Examples of some potential IBS gut symptoms include:
The caution with staying on the low-FODMAP diet is there are specific types of foods that provide us with certain nutritional value that we cannot get if we eliminate low-FODMAP foods on an extended basis.
One example is prebiotics that render probiotics useless if you don't have them in your diet! This is why it is important to see the low-FODMAPs as a lifestyle and a process. It was created in mind that you would eliminate for a period of time, and then start to re-introduce those foods systematically to regain that nutritional value.
This is something I learned the hard way because I started getting stomach aches and regular IBS symptoms, even if I was not eating any of my trigger foods.So this is where I am in my journey now! I have chosen to use a dietician to help me with the re-introduction phase so that I have an expert helping me make the appropriate decisions along the way. Stay tuned to hear more about the re-introduction process and my experience throughout!
For those who have IBS, which the low-FODMAP diet is intended for, it can give you a lot of freedom. This may seem a little counterintuitive because you are starting with eliminating foods from your diet, but the freedom you can gain is from your symptoms. Here are a few of things that I personally gained by starting the low-FODMAP journey:
1. Significantly Less Bloating.
I know that when I started to eat a low-FODMAP diet I couldn’t believe how much better I felt! Specifically, feeling less bloated was the number 1 relief I gained.
2. Improved My Mental Health.
Constantly feeling bloated, uncomfortable, and not knowing if I needed to be close to a bathroom or not, became so unbelievably draining. And on top of that, not feeling any control over it created such a helpless feeling. The control that the low-FODMAP diet gave me over my life has allowed me to be more present in my day to day life again. Although my symptoms are not completely eliminated, feeling more in control of my own life gave me such an improved positive mindset!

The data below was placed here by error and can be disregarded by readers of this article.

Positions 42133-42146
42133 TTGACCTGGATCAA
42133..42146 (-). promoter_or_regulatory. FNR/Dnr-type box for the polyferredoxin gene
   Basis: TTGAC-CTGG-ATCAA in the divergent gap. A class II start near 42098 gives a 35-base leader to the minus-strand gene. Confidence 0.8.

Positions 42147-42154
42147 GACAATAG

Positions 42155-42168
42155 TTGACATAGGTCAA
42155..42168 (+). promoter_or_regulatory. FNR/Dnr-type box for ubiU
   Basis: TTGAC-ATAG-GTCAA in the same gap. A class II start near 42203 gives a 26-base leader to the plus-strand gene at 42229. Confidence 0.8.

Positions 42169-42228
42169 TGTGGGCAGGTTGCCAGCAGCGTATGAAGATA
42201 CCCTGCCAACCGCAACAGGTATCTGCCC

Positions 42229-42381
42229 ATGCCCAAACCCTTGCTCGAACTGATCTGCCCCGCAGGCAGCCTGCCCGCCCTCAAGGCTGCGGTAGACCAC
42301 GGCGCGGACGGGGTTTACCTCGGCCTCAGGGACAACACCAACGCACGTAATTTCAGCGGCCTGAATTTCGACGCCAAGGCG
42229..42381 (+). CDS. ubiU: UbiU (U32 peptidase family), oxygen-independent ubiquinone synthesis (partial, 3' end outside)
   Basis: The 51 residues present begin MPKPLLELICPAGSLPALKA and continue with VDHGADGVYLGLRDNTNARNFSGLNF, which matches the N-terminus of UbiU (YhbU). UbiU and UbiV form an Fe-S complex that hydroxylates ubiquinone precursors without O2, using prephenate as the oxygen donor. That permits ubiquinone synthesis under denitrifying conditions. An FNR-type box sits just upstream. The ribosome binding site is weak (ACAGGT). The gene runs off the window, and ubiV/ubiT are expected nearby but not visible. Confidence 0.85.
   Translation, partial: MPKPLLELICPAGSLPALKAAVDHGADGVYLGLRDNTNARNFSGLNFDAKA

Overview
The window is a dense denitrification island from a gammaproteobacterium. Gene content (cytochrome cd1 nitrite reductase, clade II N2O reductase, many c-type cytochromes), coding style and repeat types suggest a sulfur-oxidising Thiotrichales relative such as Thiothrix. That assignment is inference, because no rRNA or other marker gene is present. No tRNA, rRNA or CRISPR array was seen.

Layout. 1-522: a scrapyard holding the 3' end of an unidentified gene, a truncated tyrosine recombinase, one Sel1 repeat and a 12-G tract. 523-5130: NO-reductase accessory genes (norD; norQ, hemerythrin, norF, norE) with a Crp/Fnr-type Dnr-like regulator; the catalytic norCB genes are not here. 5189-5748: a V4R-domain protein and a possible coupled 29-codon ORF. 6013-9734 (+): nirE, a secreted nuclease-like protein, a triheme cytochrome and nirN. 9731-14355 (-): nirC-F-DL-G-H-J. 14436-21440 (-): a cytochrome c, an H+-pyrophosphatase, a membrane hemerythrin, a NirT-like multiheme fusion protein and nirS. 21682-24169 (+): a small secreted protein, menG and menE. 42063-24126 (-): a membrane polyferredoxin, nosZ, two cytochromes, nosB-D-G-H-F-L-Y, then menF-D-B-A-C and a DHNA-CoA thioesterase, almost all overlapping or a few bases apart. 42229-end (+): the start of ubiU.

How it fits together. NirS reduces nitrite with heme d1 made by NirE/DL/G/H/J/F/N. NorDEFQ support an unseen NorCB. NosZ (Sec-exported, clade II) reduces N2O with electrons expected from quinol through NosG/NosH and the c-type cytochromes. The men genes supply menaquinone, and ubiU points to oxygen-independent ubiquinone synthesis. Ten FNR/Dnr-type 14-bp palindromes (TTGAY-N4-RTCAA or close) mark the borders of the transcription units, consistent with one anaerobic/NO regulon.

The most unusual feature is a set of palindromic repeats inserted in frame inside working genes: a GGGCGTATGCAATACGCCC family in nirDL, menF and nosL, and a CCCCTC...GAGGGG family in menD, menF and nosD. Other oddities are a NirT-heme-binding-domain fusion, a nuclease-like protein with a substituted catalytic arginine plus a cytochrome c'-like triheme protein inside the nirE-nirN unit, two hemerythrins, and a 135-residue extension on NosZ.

3. Improved My Bowel Regularity.
Although this was not created entirely by going on the low-FODMAP diet it definitely is improved when I am eating mostly low-FODMAP foods.
The most trusted resource to get a list of high and low FODMAP foods is the Monash University Low FODMAP App . Monash University is the university to discover and create the FODMAP process and they are the ones to test all the different portions of food to determine whether they are considered high or low in FODMAPs.
There are 3 phases to the FODMAP process:
1. Elimination Phase
This is the phase where you eliminate all high-FODMAP foods from your diet and strictly follow the portion recommendations from the Monash University Low FODMAP App . Depending on which source you are referencing, the length of time that you must be in the elimination phase varies. According to Monash University, it is recommended to complete the elimination in a 2-6 weeks under the supervision of a registered dietician.
2. Re-introduction Phase
In the re-introduction phase we start bringing back some high-FODMAP foods in a systematic way. Again, how to specifically complete this phase seems to vary depending on who you ask, but I will stick the recommendations from Monash University.